If the world were more like golf

Because the TV cameras had their innards wide open so we could see, it was impossible to tell how dark it really was last evening when the PGA Championship ended in Kentucky.

It was this dark when Rory McIlroy put the finishing touches on his come-from-behind win.

Rory McIlroy, of Northern Ireland, holds up the Wanamaker Trophy after winning the PGA Championship golf tournament at Valhalla Golf Club on Sunday, Aug. 10, 2014, in Louisville, Ky.   Photo: Jeff Roberson/Associated Press.

The final round had been delayed by rain and there was always the option of coming back this morning to finish play, but TV calls the shots.

McIlroy and his playing partner were allowed to hit their second shots to the green on the 18th hole while Phil Mickelson and Ricky Fowler, who were still in the hunt to win the tournament, had to wait to putt.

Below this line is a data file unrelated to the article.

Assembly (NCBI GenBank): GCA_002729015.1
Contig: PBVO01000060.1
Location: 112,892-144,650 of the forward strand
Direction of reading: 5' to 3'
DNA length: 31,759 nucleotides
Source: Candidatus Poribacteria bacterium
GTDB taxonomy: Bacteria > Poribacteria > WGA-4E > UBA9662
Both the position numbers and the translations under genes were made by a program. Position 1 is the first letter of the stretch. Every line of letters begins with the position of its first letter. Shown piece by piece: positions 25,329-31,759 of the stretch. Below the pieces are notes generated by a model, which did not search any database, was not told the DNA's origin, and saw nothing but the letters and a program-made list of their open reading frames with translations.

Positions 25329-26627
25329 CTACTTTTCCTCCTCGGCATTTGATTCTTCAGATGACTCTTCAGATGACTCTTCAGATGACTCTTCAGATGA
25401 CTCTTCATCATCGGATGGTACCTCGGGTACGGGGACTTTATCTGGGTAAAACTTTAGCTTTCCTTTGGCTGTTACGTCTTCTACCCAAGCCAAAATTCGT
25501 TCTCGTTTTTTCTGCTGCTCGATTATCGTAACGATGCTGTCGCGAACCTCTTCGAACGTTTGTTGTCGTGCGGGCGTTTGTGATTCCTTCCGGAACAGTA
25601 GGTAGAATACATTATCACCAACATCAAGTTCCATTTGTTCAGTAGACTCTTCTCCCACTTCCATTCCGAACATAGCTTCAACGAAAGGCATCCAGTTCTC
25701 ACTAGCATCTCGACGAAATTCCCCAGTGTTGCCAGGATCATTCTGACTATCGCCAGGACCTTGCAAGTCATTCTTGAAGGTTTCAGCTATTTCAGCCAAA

“Phil and I waited on the tee for a good amount of time and had to hit tee shots,” Fowler said. In a way, [McIlroy and Wiesberger] never got out of rhythm as far as hitting the golf shots. I don’t think it really changes it much. We were allowing them to hit the tee shots and we weren’t expecting the approach shots to come.”

“All the scene lacked were a few cars pulled up to the edge of the 18th green, their high beams on to illuminate the gloaming that had enveloped Valhalla Golf Club,” the New York Times’ Bill Fields writes today. “Then it would have seemed like two high school golf teams trying to complete a match on a spring afternoon before daylight saving time had kicked in.”

Christine Brennan of USA Today says the final moments were typical golf.

“The two players who were trying to defeat McIlroy extended him the ultimate courtesy that in the end helped him beat them,” she writes.

Golf has been losing its popularity in recent years. Maybe it’s just too courteous.